For fund investors sold on the indexing idea, here's a move worth considering: investing in indices of value stocks.
The reason why this concept makes particular sense now is that with the huge rise in growth stocks from 1995 to 1999, the
-- the most common indices used as the basis for funds -- have both become heavily tilted toward growth. Indeed, when growth stocks took a beating last year, they took both those indices down with them, with the S&P 500 losing 9.1% and the Wilshire 5000 down 10.6% for year 2000.
Value stocks have also outperformed their growth brethren for the past 15 months, although it's not clear whether value stocks will continue to prevail. In the past, when value stocks have come into style, they've tended to lead the market for years at a time, including the period from 1974 through 1980, 1982 to 1985 and from 1991 to 1994, according to the
But more recently, cycles in which any one investment style dominates seem to have shortened. "It's difficult to play the switching back and forth between growth and value because of the more compressed time frames when these things are happening," says Jim Floyd, a senior analyst at the Leuthold Group. Floyd thinks there's a pretty good chance growth stocks could take the helm again and, indeed, they showed signs of a comeback in April.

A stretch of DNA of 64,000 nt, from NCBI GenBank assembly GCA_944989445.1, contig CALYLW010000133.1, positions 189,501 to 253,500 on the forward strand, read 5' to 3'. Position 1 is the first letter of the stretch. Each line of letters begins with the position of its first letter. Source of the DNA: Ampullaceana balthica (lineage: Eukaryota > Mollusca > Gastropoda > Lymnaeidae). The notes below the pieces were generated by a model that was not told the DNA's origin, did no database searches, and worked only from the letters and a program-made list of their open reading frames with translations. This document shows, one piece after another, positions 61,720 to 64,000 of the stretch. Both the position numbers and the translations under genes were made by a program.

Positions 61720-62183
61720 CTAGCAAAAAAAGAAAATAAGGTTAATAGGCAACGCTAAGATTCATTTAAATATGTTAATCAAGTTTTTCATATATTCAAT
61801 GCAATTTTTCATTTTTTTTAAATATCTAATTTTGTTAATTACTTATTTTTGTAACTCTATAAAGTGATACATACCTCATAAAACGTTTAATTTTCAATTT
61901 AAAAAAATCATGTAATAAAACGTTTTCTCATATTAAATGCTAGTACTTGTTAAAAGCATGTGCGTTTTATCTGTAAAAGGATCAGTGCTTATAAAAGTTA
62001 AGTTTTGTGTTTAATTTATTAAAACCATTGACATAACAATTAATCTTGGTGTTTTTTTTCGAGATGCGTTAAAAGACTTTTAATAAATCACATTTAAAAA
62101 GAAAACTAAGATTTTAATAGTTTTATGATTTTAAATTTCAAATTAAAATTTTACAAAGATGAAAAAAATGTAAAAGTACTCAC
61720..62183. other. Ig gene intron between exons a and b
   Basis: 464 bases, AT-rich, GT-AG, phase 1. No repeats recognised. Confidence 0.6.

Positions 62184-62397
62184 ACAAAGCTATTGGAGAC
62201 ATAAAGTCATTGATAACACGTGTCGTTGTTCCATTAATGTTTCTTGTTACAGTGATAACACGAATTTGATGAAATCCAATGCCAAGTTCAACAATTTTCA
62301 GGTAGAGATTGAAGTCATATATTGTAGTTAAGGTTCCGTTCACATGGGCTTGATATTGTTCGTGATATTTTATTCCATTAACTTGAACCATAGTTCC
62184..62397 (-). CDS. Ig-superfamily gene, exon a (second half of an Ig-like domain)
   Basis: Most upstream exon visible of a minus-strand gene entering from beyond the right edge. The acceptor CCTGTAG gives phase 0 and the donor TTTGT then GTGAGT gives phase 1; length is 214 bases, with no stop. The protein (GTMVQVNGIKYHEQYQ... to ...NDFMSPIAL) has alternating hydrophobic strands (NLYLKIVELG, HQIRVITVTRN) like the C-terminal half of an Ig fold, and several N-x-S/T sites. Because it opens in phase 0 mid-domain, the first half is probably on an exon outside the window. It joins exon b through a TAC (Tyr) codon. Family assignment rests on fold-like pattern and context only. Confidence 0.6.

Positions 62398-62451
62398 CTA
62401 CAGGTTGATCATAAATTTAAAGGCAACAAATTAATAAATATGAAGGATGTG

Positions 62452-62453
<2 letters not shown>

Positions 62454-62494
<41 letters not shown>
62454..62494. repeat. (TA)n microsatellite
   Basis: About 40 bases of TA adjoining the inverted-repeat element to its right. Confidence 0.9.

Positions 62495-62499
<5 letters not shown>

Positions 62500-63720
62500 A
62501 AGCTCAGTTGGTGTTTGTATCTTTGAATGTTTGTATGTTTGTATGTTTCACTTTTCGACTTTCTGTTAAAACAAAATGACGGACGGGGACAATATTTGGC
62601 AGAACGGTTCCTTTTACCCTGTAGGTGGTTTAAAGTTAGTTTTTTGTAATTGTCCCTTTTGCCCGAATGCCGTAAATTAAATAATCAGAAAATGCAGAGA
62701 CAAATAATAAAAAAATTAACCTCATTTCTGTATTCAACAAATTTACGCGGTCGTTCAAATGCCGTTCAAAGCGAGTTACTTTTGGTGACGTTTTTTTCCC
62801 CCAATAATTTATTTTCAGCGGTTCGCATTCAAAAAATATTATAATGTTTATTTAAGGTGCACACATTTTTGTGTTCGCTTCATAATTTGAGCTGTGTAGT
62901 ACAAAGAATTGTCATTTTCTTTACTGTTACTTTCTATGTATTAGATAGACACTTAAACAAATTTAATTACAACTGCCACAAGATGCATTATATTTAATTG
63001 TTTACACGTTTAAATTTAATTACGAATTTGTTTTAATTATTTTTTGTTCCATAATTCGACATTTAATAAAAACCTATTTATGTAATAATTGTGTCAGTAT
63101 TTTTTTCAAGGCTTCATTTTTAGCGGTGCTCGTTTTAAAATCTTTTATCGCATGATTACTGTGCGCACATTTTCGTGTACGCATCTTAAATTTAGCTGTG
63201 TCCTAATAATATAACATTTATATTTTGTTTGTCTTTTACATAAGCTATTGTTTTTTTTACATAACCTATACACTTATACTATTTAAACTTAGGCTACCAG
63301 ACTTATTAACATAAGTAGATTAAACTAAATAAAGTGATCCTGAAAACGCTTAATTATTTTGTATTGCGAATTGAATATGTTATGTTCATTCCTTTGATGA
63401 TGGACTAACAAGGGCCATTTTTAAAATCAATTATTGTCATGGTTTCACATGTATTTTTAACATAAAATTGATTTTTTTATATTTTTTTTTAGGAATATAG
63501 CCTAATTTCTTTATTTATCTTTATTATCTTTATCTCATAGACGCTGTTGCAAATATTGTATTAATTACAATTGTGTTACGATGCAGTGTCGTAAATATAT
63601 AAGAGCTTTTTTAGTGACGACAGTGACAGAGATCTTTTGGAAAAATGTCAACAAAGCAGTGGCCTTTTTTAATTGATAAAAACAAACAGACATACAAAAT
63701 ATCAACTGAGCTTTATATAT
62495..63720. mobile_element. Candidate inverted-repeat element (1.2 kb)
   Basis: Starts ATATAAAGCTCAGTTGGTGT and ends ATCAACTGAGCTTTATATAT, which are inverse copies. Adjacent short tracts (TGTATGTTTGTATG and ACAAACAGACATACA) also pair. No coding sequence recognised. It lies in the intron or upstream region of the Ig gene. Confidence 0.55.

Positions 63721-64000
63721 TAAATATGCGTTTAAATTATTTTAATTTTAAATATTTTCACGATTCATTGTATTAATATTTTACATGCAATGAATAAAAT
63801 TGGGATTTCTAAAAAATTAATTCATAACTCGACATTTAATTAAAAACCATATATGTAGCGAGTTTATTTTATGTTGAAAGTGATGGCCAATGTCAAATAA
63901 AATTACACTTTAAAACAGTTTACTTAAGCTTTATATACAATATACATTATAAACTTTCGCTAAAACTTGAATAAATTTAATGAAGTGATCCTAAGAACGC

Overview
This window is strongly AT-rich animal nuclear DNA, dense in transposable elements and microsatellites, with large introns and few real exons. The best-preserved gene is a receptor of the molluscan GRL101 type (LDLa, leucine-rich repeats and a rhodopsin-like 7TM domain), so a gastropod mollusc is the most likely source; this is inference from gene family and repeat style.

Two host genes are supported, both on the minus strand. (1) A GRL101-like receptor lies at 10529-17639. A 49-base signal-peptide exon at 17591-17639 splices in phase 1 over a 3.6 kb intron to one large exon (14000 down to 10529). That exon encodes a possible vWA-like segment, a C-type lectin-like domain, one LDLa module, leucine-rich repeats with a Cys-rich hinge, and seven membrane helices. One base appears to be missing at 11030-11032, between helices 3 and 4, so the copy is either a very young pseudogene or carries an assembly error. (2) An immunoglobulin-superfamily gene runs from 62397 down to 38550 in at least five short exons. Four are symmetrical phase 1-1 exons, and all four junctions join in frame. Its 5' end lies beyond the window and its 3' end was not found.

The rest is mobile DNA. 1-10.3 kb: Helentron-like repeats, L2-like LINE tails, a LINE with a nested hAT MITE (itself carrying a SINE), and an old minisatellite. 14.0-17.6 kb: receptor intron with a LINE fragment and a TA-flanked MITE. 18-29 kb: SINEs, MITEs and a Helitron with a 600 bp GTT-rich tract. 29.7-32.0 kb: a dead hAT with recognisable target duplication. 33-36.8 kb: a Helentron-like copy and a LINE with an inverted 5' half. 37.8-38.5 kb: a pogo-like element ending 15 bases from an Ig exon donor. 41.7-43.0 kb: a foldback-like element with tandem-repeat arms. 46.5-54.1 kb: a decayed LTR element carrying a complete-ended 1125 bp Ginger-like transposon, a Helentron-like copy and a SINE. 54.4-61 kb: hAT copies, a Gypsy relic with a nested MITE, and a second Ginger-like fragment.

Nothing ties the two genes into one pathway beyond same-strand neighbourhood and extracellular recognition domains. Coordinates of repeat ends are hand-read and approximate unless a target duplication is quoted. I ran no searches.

Why Index Now?
Even if value doesn't continue to outperform, though, indexing is a savvy way to invest for the value component of your portfolio. "It makes a world of sense to index in the value arena," says
analyst Scott Cooley. That's true for the same reason it makes sense to index anything: The ultralow cost of index funds helps them to outperform over time. "When you index any part of the market, you're owning the same stocks as a lot of other investors, but at lower cost," says Cooley.
The cheap entry price for index funds has even more appeal lately. Given that many funds have either lost money or posted middling returns this year, investors are putting a premium on keeping expenses down. Year to date, according to
Financial Research Corp.
, three of the 10 top-selling funds are index funds: at No. 4, the
Vanguard Total Stock Market Index; at No. 6, the
Vanguard Total Bond Market Index; and at No. 10, the
Vanguard 500 Index.
Giving Growth a Run for Its Money
Source: Ibbotson Associates
Surprisingly, despite all the press devoted to index investing, there aren't that many options focused on value stocks -- currently, only two retail funds focus on value indices and six exchange-traded funds. For the past decade or so, the S&P 500 has been pretty much the only show in town for index investors. While the second-place index, the Wilshire 5000, draws on a much bigger pool of stocks, it still gets three-quarters of its
market cap from S&P 500 stocks. The value component there isn't too big, either.
But the dearth of value indices doesn't mean value indexing is a bad idea; it simply reflects the popularity of growth investing throughout the '90s. That's likely to change as fund companies jump on the
value bandwagon. "Fund companies chase performance just like individual investors," says Cooley. "I'd be really surprised if we didn't see more value index funds rolled out." Around 35 value funds have debuted in just the past six months, though no value index funds were introduced in that period.